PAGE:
Tonya Ewers
University Communications
June 10, 2009

Black and white photo of Kevin Krizek, architecture professor

The design of a neighborhood park often attracts people to physical activity by giving them a reason to spend more time outside. Just how the environment affects physical activity long ago captured the attention of Kevin Krizek, MArch, an associate professor of planning and director of the PhD program at University of Colorado Denver’s College of Architecture and Planning. Krizek’s work in this arena has now led him to win two national awards.

Krizek was the principal investigator on the Design for Health project, recently awarded the National Planning Excellence Award for Best Practices at the American Planning Association’s 2009 national conference in Minneapolis in April. Krizek was co-principal investigator of the project along with former colleagues from the University of Minnesota. The project looked at integrating active living into municipal planning through community design. The first phase of the project from 2006-08 created practice-oriented tools to help integrate human health into urban planning and environmental design in 19 partner communities in Minnesota. The second phase underway currently is focused on further tool development and public education.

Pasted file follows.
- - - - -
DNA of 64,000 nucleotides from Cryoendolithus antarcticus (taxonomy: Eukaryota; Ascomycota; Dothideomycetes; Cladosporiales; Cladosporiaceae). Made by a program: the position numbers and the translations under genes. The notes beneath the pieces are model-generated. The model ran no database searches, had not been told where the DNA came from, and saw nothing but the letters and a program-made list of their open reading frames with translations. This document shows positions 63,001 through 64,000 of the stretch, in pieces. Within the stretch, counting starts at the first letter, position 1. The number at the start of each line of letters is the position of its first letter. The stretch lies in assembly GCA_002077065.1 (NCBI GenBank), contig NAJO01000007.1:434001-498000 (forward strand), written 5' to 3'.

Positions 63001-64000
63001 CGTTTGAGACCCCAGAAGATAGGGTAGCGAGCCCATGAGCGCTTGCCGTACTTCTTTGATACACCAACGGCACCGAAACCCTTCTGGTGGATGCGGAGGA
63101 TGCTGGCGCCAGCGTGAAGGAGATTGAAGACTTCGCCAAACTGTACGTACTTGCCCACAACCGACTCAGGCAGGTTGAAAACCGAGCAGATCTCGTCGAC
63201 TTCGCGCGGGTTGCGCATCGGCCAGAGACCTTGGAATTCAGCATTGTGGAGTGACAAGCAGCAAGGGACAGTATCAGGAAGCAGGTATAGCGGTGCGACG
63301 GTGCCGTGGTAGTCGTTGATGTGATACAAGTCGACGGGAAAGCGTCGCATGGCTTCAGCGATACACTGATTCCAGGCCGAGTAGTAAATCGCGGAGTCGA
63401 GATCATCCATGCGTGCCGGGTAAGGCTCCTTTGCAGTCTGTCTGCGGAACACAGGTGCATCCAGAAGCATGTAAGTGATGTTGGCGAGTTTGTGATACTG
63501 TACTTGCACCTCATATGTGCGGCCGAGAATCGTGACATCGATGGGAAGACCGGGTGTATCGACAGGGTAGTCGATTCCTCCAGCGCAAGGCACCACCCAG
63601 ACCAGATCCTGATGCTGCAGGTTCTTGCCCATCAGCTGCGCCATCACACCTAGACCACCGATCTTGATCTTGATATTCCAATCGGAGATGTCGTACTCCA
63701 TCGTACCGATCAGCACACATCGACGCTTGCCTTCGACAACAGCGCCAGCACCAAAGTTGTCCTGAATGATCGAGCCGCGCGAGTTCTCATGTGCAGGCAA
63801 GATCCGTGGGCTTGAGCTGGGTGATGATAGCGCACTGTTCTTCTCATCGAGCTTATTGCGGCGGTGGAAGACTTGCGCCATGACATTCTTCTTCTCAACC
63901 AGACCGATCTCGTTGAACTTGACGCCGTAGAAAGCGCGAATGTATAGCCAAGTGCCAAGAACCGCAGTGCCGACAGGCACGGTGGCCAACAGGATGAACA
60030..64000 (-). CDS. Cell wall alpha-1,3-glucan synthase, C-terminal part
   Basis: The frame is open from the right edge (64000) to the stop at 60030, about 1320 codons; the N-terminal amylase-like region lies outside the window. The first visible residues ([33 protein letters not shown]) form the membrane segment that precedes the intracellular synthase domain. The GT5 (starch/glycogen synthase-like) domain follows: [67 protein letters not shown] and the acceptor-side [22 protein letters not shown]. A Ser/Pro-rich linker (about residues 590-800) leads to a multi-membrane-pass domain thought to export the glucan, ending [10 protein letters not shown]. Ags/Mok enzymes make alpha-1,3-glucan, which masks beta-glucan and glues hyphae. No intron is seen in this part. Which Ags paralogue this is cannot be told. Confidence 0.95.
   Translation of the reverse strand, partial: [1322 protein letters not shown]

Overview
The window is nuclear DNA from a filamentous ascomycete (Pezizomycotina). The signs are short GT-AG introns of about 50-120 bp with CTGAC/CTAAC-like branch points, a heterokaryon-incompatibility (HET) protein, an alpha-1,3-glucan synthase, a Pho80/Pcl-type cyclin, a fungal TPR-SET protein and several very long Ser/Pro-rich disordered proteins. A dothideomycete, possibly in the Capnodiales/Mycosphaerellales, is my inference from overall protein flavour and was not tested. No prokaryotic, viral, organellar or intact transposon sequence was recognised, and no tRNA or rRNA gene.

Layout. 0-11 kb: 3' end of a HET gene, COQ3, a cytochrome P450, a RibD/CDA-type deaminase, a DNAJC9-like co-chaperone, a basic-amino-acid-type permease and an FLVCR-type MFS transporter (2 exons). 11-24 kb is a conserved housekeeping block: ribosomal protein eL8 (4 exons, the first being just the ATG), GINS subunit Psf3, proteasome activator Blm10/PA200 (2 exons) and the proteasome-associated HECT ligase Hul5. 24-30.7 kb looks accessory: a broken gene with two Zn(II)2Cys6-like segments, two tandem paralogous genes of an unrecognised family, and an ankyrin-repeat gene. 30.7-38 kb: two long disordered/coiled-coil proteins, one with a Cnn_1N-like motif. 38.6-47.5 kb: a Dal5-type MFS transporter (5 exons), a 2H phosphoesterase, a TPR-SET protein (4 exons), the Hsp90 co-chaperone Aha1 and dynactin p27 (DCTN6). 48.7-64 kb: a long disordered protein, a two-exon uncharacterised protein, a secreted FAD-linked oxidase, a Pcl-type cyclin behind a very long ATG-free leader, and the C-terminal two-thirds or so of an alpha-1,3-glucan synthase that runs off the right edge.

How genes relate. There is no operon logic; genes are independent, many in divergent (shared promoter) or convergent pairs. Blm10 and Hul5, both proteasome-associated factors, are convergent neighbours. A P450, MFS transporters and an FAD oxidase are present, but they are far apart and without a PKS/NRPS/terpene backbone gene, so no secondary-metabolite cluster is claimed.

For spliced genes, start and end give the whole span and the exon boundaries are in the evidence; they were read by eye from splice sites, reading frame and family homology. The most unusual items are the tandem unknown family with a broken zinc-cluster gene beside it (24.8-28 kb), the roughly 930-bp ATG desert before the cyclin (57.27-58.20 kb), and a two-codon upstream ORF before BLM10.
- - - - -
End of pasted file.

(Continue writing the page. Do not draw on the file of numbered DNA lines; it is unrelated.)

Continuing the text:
“One of the College’s areas of prominence and distinction is the planning and design of healthy environments,” said Mark Gelernter, PhD, dean of CU Denver’s College of Architecture and Planning. “Kevin’s award-winning project is a sterling example of an innovation by a faculty member in this area.”

The Design for Health project was also one of seven exemplary projects in architecture, planning, landscape architecture, and urban design to have been named a winner of the 2009 Great Places Research Awards by the Environmental Design Research Association, Places journal, and Metropolis magazine.

“It is extremely gratifying to work on a project that really bridges the gap between the emerging research base on community design and the every day realities of local government planning,” said Krizek. “It’s not always an easy balance to strike but these two awards speak to the ability of the project to satisfy a variety of audiences. It is truly a great honor to see this work so valued and appreciated.”



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